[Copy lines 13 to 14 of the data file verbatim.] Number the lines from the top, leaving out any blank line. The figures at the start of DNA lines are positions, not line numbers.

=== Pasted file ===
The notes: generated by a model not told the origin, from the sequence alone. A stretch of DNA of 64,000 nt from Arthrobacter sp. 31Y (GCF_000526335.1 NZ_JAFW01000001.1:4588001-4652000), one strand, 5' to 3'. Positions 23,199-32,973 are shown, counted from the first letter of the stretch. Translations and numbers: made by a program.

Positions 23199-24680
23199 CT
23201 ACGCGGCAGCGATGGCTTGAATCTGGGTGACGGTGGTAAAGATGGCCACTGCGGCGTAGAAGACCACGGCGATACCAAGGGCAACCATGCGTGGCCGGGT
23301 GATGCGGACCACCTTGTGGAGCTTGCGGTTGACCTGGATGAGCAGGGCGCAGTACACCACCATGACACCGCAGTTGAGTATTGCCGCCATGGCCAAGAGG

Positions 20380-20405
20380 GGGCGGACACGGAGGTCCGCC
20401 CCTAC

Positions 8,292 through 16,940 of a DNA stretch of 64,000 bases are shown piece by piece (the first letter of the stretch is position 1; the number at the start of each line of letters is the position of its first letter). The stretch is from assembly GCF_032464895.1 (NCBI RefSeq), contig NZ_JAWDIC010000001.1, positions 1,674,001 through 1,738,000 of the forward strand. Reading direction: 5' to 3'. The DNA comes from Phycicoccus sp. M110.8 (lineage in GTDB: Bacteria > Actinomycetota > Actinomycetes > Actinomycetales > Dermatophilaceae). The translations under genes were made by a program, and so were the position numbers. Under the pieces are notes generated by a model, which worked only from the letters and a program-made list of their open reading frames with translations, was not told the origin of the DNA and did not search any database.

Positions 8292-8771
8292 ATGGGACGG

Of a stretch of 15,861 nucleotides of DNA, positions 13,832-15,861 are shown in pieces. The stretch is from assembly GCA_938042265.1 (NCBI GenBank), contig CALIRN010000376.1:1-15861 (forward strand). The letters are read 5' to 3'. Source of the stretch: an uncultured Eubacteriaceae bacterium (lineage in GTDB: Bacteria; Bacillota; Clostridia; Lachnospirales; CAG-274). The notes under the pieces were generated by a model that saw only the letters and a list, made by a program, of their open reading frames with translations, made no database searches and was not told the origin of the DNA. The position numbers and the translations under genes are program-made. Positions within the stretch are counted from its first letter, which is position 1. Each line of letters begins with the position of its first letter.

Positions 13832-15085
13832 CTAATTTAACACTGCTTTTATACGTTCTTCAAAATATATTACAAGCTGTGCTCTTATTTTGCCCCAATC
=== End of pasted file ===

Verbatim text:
Positions 13832-15085
13832 CTAATTTAACACTGCTTTTATACGTTCTTCAAAATATATTACAAGCTGTGCTCTTATTTTGCCCCAATC